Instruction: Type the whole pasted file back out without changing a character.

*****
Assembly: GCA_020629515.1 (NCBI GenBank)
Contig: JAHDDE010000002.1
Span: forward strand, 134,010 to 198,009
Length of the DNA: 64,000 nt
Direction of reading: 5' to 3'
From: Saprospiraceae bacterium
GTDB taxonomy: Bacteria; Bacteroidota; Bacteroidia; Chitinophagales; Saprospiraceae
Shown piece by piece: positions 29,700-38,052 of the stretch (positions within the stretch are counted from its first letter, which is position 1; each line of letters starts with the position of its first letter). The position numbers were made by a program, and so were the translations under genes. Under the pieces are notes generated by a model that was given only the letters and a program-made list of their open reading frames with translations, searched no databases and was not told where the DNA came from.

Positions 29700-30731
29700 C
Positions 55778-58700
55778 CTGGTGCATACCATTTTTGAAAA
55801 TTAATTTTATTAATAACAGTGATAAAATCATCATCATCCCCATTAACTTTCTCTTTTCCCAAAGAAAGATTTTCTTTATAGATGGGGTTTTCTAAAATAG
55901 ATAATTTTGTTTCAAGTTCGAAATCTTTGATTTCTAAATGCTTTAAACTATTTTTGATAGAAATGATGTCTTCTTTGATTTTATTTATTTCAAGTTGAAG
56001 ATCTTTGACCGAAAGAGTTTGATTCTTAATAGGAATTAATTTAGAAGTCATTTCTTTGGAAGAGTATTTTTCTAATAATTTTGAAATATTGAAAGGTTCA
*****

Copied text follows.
Assembly: GCA_020629515.1 (NCBI GenBank)
Contig: JAHDDE010000002.1
Span: forward strand, 134,010 to 198,009
Length of the DNA: 64,000 nt
Direction of reading: 5' to 3'
From: Saprospiraceae bacterium
GTDB taxonomy: Bacteria; Bacteroidota; Bacteroidia; Chitinophagales; Saprospiraceae
Shown piece by piece: positions 29,700-38,052 of the stretch (positions within the stretch are counted from its first letter, which is position 1; each line of letters starts with the position of its first letter). The position numbers were made by a program, and so were the translations under genes. Under the pieces are notes generated by a model that was given only the letters and a program-made list of their open reading frames with translations, searched no databases and was not told where the DNA came from.

Positions 29700-30731
29700 C
Positions 55778-58700
55778 CTGGTGCATACCATTTTTGAAAA
55801 TTAATTTTATTAATAACAGTGATAAAATCATCATCATCCCCATTAACTTTCTCTTTTCCCAAAGAAAGATTTTCTTTATAGATGGGGTTTTCTAAAATAG
55901 ATAATTTTGTTTCAAGTTCGAAATCTTTGATTTCTAAATGCTTTAAACTATTTTTGATAGAAATGATGTCTTCTTTGATTTTATTTATTTCAAGTTGAAG
56001 ATCTTTGACCGAAAGAGTTTGATTCTTAATAGGAATTAATTTAGAAGTCATTTCTTTGGAAGAGTATTTTTCTAATAATTTTGAAATATTGAAAGGTTCA